While polls are now beginning to show some distance between Senate candidates in several states, perhaps the biggest bombshell is the continued strong performance by West Virginia Republican John Raese (pronounced Ray-cee). Running against one of the most popular Governors in the nation in the bid to replace the late Sen. Robert Byrd (D), Raese, who has failed in previous statewide runs, has been surprisingly tenacious in the 2010 special election campaign. According to the latest Rasmussen Reports poll (10/5; 500 likely WV voters), the GOP challenger has now taken the lead over Gov. Joe Manchin. By a count of 50-44%, a spread beyond the margin of error, the Republican has a measurable advantage over the Democratic chief executive. This is largely due to Raese’s strong opposition to the Cap & Trade issue, which has devastating effects on the coal economy, and his linkage of Manchin to the Obama Administration and federal Democratic politics.
With what now appears to be a sure GOP loss in Delaware, a state they were counting on to make an improbable run for the majority, West Virginia could take its place in the national Republican formula. Democrats are still the favorites to retain control, and the GOP would need a perfect election night to gain the ten seats they need to overturn the Senate, but West Virginia may be one state that very well comes through for them on November 2nd.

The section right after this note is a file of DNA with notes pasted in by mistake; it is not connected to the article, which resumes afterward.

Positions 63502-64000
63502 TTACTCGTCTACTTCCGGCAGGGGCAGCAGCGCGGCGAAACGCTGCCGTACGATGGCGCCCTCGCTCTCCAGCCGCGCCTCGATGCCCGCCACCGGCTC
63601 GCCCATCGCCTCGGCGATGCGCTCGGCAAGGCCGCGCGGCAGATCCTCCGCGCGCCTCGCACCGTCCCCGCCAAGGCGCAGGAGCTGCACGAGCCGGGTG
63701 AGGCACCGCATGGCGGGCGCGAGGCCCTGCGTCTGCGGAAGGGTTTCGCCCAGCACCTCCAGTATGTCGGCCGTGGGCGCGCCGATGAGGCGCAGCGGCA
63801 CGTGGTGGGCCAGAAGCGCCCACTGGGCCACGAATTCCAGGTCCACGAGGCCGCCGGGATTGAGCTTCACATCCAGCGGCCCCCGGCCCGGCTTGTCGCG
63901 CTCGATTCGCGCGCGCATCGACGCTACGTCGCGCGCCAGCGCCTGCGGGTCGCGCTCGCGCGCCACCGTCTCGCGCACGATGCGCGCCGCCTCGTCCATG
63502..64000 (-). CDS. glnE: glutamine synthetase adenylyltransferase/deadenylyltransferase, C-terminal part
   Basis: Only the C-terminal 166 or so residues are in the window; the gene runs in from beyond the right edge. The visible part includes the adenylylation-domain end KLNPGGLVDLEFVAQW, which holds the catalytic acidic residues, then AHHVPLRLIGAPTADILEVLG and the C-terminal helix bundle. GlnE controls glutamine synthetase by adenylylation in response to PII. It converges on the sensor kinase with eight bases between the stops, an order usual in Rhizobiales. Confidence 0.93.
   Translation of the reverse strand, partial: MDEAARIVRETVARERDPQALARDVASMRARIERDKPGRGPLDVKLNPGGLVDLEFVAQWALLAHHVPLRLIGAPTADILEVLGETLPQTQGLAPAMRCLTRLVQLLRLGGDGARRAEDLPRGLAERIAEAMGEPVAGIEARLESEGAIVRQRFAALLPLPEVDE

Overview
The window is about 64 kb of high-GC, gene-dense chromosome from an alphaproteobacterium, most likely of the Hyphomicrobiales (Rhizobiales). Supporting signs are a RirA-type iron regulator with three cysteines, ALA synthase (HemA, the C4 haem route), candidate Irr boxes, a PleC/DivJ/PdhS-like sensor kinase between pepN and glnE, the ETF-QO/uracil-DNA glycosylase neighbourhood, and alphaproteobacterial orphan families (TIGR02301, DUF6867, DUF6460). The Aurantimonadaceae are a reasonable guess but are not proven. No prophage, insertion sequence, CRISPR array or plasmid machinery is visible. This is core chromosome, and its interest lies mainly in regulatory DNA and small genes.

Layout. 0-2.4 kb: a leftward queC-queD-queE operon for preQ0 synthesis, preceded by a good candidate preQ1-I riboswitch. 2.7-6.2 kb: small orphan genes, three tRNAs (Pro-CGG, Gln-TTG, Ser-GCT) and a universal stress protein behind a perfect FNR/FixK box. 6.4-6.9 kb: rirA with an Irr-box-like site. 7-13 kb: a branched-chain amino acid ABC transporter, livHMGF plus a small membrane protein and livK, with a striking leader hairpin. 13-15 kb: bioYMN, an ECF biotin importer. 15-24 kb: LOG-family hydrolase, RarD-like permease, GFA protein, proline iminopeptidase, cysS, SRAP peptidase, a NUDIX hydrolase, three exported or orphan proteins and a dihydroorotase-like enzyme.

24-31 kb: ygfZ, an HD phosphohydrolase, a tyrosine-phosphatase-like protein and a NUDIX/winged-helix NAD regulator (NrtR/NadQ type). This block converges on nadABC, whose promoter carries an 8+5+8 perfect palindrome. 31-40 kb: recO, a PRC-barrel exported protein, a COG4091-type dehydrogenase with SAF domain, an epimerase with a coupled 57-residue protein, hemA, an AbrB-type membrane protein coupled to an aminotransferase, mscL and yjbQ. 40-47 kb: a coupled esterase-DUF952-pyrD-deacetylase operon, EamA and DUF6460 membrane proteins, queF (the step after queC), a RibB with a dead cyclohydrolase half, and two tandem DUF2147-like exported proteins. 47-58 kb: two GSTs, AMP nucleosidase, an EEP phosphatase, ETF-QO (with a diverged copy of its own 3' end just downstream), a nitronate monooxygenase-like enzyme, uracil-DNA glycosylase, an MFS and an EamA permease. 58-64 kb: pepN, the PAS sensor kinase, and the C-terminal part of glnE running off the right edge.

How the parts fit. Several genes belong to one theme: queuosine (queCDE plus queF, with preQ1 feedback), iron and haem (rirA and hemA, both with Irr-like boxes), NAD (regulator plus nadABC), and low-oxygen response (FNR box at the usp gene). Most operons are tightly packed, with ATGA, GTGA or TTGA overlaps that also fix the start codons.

As we enter the final month of the 2010 election cycle, the Senate races are beginning to fully define themselves.
We now believe that only three of the 37 campaigns can be labeled as pure toss-ups, down from five. The three are the Nevada race featuring Senate Majority Leader Harry Reid versus former state Assemblywoman Sharron Angle, the Illinois open seat campaign with state Treasurer Alexi Giannoulias and Rep. Mark Kirk (R-IL-10) doing battle, and in West Virginia where Gov. Joe Manchin (D) and businessman John Raese (R) are locked in a much closer than expected special election campaign to succeed the late Sen. Robert Byrd.
Overall, Republicans now appear positioned to win 24 of the in-cycle Senate races compared to the Democrats’ ten. This would decrease the Democrats strength in the chamber to 50 with the three undecided campaigns still on the board. Republicans would gain a net of six seats under these calculations, bringing their total to 47.
Under this model the Democrats would retain the majority, but would have no more than 53 seats and as few as 50, depending upon the resolution of the Nevada and Illinois races.
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